GANDHI, Mohandas K. (1869-1948). A series of 8 autograph letters signed, 3 autograph letters without signature, 9 letters signed, one letter without signature, 16 autograph postcards signed and ten postcards signed to Dr Behram Navroji Khambatta, Sabarmati, Vardha, Yeravada prison and other places, 21 October 1921 - 20 March 1942, in Gujurati, altogether approximately 30 pages, various sizes, in autograph, and 17 pages, various sizes, in other hands; with four postcards written by members of Gandhi's circle on his behalf; with translations.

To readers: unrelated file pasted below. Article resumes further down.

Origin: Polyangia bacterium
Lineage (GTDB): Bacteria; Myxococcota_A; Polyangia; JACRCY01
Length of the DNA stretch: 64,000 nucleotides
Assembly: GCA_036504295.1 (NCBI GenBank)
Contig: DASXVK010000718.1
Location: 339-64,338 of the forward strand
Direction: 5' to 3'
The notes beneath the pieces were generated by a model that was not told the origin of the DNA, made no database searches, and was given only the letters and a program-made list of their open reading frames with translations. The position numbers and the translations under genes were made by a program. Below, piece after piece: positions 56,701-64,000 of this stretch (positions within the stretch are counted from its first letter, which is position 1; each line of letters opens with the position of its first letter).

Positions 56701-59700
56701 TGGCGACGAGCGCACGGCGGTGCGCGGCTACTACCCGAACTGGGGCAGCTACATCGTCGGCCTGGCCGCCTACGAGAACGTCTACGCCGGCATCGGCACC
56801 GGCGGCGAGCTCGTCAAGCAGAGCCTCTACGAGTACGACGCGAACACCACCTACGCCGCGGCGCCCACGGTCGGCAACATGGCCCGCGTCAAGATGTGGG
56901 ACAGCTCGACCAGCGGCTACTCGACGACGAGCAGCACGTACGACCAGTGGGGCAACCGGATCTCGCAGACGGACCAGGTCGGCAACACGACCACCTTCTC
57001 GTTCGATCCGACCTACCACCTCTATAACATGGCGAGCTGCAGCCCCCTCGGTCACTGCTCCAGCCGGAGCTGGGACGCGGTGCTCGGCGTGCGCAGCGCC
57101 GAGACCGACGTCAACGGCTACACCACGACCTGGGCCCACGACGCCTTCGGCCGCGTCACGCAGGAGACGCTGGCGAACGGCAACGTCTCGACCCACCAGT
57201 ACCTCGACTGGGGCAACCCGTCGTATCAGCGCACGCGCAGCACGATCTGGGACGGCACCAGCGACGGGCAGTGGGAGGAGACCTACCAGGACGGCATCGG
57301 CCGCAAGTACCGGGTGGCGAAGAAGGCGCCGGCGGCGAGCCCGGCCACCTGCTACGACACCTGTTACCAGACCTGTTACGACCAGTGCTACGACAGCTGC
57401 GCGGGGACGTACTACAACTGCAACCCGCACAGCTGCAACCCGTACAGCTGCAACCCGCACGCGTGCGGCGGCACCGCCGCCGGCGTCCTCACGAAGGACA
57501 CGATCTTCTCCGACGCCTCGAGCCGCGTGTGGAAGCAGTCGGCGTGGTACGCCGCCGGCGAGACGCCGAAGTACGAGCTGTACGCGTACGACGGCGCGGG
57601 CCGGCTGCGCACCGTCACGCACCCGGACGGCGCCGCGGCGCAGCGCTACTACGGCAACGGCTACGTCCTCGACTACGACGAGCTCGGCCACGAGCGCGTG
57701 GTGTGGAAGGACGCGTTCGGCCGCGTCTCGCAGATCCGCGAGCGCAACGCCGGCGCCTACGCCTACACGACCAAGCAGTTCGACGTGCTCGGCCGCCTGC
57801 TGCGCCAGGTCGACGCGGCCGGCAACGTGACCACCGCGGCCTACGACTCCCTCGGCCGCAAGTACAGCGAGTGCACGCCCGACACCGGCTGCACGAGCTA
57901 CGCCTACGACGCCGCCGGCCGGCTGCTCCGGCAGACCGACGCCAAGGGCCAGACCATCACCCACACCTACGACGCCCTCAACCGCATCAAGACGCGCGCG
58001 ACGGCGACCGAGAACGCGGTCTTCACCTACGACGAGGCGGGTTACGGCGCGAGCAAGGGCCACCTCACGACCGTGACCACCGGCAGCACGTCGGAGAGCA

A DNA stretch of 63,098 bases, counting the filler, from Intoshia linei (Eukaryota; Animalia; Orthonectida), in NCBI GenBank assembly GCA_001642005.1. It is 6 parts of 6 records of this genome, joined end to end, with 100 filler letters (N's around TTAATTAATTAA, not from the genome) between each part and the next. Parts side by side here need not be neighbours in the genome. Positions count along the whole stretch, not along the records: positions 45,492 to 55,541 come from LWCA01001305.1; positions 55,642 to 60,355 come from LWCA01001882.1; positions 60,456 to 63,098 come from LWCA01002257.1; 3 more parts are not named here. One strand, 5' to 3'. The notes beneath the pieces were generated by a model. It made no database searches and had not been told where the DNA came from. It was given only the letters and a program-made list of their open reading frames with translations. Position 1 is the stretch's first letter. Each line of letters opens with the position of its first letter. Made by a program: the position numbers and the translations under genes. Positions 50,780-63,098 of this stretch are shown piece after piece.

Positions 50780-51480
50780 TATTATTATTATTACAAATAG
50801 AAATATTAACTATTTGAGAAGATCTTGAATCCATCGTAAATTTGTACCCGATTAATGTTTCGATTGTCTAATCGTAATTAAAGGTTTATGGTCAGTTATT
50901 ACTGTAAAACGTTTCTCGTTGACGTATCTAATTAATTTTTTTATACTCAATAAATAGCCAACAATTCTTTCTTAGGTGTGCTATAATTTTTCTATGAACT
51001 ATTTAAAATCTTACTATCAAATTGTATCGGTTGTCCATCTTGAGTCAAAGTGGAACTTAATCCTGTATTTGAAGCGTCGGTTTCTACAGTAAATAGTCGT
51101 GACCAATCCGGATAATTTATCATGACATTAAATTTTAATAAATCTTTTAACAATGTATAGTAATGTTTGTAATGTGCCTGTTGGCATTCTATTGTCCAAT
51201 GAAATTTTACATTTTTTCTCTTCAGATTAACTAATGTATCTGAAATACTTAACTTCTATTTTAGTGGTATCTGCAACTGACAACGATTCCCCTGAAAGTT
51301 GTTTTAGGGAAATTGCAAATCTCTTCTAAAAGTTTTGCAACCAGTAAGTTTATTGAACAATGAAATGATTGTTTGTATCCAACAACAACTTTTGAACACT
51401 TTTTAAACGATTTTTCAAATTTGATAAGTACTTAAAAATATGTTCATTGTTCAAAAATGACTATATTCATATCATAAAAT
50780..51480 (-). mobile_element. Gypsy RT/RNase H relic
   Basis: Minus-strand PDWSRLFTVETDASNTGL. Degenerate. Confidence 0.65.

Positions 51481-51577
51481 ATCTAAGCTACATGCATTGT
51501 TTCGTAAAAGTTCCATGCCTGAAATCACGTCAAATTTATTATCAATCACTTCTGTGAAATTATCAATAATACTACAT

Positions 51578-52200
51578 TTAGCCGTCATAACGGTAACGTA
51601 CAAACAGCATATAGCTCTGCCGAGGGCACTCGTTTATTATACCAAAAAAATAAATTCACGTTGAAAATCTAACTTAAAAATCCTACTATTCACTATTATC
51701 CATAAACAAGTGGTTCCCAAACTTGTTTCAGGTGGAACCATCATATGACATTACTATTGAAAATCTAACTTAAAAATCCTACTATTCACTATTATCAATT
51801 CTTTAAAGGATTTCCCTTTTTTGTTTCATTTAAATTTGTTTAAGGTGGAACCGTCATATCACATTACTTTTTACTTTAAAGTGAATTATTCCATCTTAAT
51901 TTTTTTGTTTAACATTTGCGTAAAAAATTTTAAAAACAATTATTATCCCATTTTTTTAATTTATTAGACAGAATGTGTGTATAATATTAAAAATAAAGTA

A SERIES GIVING CLOSE ATTENTION TO MATTERS OF HEALTH, BOTH KHAMBATTA'S AND GANDHI'S OWN, WITH MANY REVEALING INSIGHTS INTO GANDHI'S CONCEPTION OF THE RIGHT TREATMENT OF THE BODY: 'I would advise you to consult a doctor and take proper treatment ... There is nothing wrong in looking after one's health, but to forsake your religion to maintain your body is a great sin. Consider the body to be an instrument for the release of the soul, and try any remedy that has no side-effects'. In March 1928 the advice concerns Khambatta's son Jal (see subsequent lot): 'Your son has my blessings. I do not see the need to panic and leave for Europe. We must have faith in God ... If the doctors at the jail are afraid to take the chance or if you are not at peace, you may certainly go to Europe ... We must not act impulsively, and remember the body is not immortal so one must not be excessively attached'. Frequently, letters from Gandhi respond to advice on the treatment of his troublesome hands, include massage and the use of liniments: 'I am not aware that I have a habit of sleeping with my arm under my head. Perhaps I do sometimes ... As a precautionary measure, I have again stopped writing with the right hand, yet it hurts'; 'no matter how much self-control I exercise, there is some disease within me that is showing up in the form of the pain in my hand'; there is a characteristic resignation to circumstances -- 'But I am filling up the letter with this. Fasting helps, but ultimately we are at the mercy of God'. A number of letters invite the Khambattas to stay with Gandhi at Sabarmati, and give spiritual advice -- 'As you keep getting detached from the body, you will be calmer and more relaxed' -- as well as cautioning Khambatta against excessive enthusiasm for the cause: 'You are anxious to take part in the struggle, but at the moment, don't be hasty -- spare a thought for Tehmina's feelings ... She will also join you in this final struggle. I believe the women will eventually have to join'; in September 1932 Gandhi writes of the fate of a companion in the independence struggle: 'There is cause to be happy, not fearful. God has given a colleague a beautiful chance to take the final step of non-violence. It is necessary for us all to pray to God that the step we have taken in His name, He should give us the strength to carry out properly'. (51)